Flywheel training improves swimming performance
We’ve seen several studies showing that flywheel training improves strength, power and hypertrophy to a greater extent than ‘normal’ weight training. If you want to become stronger, flywheel training is a better choice than regular weight training. But do those benefits also translate into sport specific performance improvements? In previous blogs we already looked at how tennis play Rafael Nadal uses flywheel training and why flywheel training has become so popular in team sports. In this blog we’ll have a look at the effect of flywheel training on swimming performance!
Becoming a better swimmer with so called “on land” exercise like weight training is not that easy. In many cases, on land performance improvements do not translate into better (swimming) performance. But let’s have a look at the effect of on land flywheel training on swimming performance. 14 young national swimmers who already trained about 19 hours per week participated in a flywheel training study. Normally the law of diminishing returns suggests that the higher the performance level and the higher the amount of time spent on training, the lower the chances you will see improvements by adding a training stimulus. Not in this case.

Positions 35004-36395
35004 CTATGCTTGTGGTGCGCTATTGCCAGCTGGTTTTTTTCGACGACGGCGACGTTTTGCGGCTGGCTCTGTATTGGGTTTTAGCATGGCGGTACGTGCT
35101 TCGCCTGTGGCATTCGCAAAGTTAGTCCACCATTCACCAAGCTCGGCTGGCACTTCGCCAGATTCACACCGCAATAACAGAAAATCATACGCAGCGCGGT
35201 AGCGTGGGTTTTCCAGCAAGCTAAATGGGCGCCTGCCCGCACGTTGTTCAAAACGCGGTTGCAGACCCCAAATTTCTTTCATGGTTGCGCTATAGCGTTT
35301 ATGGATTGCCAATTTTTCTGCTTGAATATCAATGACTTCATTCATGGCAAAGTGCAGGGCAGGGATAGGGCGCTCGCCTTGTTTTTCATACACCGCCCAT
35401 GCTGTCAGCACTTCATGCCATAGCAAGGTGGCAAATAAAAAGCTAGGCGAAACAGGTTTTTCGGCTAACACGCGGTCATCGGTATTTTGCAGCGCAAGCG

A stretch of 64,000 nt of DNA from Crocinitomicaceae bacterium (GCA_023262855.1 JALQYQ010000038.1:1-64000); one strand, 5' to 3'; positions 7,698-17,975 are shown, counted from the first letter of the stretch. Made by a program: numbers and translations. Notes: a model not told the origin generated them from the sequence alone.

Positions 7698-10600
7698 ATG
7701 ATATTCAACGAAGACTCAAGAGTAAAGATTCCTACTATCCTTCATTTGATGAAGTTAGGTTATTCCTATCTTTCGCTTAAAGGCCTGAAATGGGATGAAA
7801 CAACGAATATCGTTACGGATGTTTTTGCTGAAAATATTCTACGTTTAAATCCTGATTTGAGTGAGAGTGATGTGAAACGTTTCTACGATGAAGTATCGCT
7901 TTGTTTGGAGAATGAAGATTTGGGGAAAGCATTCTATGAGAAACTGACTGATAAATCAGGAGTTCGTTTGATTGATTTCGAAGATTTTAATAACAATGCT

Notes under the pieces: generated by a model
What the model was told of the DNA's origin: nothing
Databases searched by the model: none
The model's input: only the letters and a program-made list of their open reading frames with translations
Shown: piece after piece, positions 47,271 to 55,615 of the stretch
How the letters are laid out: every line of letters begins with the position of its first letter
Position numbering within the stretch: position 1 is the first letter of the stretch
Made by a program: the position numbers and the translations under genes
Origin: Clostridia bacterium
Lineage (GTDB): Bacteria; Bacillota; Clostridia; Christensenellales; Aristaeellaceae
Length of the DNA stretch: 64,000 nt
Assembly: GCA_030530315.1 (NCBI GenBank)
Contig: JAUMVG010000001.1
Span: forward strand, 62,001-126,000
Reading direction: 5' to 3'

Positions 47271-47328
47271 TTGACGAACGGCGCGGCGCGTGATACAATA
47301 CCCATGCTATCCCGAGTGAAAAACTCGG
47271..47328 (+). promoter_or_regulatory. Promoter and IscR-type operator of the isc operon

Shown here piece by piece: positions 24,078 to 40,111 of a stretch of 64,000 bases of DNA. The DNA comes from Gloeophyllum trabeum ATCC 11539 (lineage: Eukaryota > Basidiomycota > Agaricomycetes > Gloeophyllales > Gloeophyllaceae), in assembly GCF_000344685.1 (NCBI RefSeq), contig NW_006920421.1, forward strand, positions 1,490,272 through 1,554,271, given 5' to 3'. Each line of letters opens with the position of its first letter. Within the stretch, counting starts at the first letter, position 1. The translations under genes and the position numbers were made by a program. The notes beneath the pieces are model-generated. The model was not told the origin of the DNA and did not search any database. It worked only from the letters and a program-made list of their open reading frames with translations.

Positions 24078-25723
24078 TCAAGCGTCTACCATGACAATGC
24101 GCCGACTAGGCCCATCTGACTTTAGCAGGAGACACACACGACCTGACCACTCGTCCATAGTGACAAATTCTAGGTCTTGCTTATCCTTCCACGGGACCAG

Workout & Results
With only 60 seconds total workload (4 sets of 15 seconds) per flywheel workout, these national level swimmers improved their strength by 13% and their power by 14%. Four weeks of 3 sessions, each containing 60 seconds total workload, were enough to see those improvements. That means every minute spent doing swim specific on land flywheel exercises resulted in more than 1% increase in performance (!). That sounds like a good time investment.
swim specific on land flywheel exercise
Now we hope you are critical, and question: do these on land strength and power improvements also result in an increase in swimming performance? Because as we said in the beginning of this article, this is often not the case with ‘normal’ weight training.
The swimming times of the 100 m butterfly and 50 m freestyle (front crawl) significantly decreased by 1.83% and 0.76% respectively after 4 weeks of flywheel training. For those who think these are minor improvements, keep in mind we are looking at national swimmers ranked between 4th and 32nd places on the national championship. That means that we could probably see bigger improvements for recreational swimmers.
Interestingly strength and power were negatively correlated to swimming times. In other words, the higher your strength and power (improvement), the faster you’ll swim.
If you’re not convinced yet, you can read the original article here or – even smarter – test flywheel training yourself. Want to try flywheel training yourself? Check out our flywheel products in the shop or ask any question that comes into mind :)!